Zac Efron stars in Gold
Zac Efron stars in Gold; courtesy of South Australian Film Corporation and Stan

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Something darkly amusing happens in Gold, the new survivor thriller starring Zac Efron, before we see a second of footage. The film opens with a logo from Chicken Soup for the Soul Entertainment, the parent company of Screen Media Films, Gold’s American distributor. The brand has a strong association with positivity, and yet there are zero good vibes to be had here. Director and co-writer Anthony Hayes has crafted a relentlessly grim story, a vision of an apocalyptic desert with more despair than sand. And, as part of his ongoing effort to shed his teen idol image, Efron’s physically demanding performance is always convincing, even if he gets a major assist from effects and make-up that distort his good looks.

Hayes imagines a world that has not quite reached Mad Max levels of catastrophe. There are some semblances of infrastructure, and characters talk about an ongoing conflict that suggests society could collapse at any second. The entire film takes place in a sun-drenched wasteland, one with few resources and populated by people who are willing to betray each other so they can live a little longer. Efron plays Virgil—the script refers to him as “man one”—who wants to cross the wasteland to enter someplace called “The Compound.” He needs a driver, and Hayes himself plays Keith, or “man two,” a hardened character who understands the dangers of the desert. Along their journey, the unlikely pair stumble upon a large hunk of gold and reach a drastic agreement: While Keith looks for an excavator who can dig it out, Virgil will make sure no one else takes it. Alone in a harsh environment, most of the film follows Virgil’s descent toward madness.  

Many movies have shown the effects of an inhospitable environment, but Gold takes that concept farther than few films dare. By the middle of the story, Efron is borderline unrecognizable. His face is caked in dirt, and sores cover the exposed parts of his body. There are many scenes where Efron stares into nothingness, contemplating his survival, while flies nest all over his face. The night scenes are hardly any reprieve, since wild dogs howl and terrorize Virgil. It is a nice touch that their cries seem distant at first, then grow louder with each passing night.

But Hayes does not dwell on Virgil’s physical and emotional trauma. Instead the script—co-written by him and Polly Smyth—considers the practical concerns of Virgil’s effort. With few resources and tools, how would someone find shelter? How would they pass the time? At first, Virgil takes an admirable “mind over matter” approach, making sure he keeps his wits about him. But his resolve wanes as Keith takes longer to return; Efron’s understated whimpers convey a whole lot of misery.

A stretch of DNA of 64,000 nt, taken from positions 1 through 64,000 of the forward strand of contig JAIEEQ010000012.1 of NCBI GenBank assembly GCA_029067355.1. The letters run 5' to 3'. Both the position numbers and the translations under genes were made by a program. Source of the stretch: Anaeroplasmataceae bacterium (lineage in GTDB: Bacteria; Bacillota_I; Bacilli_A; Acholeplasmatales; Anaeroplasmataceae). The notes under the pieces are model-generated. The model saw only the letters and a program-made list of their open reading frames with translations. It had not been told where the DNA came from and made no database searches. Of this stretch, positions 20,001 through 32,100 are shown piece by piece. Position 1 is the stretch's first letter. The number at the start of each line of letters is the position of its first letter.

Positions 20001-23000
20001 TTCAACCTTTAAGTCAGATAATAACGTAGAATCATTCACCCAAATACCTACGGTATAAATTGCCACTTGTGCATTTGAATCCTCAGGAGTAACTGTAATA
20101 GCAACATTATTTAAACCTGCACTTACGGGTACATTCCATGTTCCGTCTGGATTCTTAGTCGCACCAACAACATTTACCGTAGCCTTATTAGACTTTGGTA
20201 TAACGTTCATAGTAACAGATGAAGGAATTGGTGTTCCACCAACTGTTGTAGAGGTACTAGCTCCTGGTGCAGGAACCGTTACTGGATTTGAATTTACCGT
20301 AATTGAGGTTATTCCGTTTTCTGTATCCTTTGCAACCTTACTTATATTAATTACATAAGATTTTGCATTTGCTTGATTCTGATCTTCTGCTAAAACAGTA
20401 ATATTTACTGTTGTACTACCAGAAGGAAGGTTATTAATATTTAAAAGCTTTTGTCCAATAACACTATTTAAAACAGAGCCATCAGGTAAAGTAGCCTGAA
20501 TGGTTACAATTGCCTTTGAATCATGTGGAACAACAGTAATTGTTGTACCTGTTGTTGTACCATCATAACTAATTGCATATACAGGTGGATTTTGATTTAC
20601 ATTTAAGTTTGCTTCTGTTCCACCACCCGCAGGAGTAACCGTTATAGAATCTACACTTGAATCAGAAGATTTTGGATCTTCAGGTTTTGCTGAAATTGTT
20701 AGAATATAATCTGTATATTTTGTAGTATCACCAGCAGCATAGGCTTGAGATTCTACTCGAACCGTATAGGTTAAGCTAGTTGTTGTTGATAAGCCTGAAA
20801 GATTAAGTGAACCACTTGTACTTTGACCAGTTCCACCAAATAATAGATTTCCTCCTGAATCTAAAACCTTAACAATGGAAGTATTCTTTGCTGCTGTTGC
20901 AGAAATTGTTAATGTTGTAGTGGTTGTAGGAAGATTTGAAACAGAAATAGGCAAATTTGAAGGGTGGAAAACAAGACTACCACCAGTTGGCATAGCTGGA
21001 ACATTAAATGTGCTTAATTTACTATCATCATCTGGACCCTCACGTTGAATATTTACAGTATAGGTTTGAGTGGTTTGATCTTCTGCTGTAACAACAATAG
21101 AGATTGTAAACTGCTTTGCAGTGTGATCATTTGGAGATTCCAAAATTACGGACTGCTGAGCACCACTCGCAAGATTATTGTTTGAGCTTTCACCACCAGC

Another complicating factor is a stranger (Susie Porter) who happens upon Virgil. She offers him food, he refuses, and she correctly guesses he has a secret. In a tradition that carries all the way back to 1948’s The Treasure of the Sierra Madre, the possibility of gold has a way of poisoning minds. Hayes and Smyth keep the dialogue simple and terse, so while the encounter has a familiar conclusion, there is a plausible inevitability to it. To his credit, Hayes and cinematographer Ross Giardina vary the camera placement here and elsewhere, suggesting the beauty of an austere environment while never shying away from its brutality. Porter looks like a survivor, someone at home in Mad Max or even Dune, while Efron appears on the cusp of death. They both underestimate each other, and the tension builds over who will get the drop on the other first.

Hayes and Efron must realize there is a small audience for Gold. Their film is uncompromising, and many scenes are in near-silence. Unlike 127 Hours, another film about someone surviving in the desert, there is no sense of triumph, only a reminder that nature usually wins in man’s attempt to dominate it. If there is some allegorical component to the film, it is nearly lost in its single-minded attempt to depict the kind of degradation someone can tolerate. This is a punishing film, albeit a grimly funny one, as long as you’re willing to endure it. By the cynical final image, Hayes ultimately suggests that the desert does not have much, but it does have a sense of irony.

Gold opens in theaters on March 11.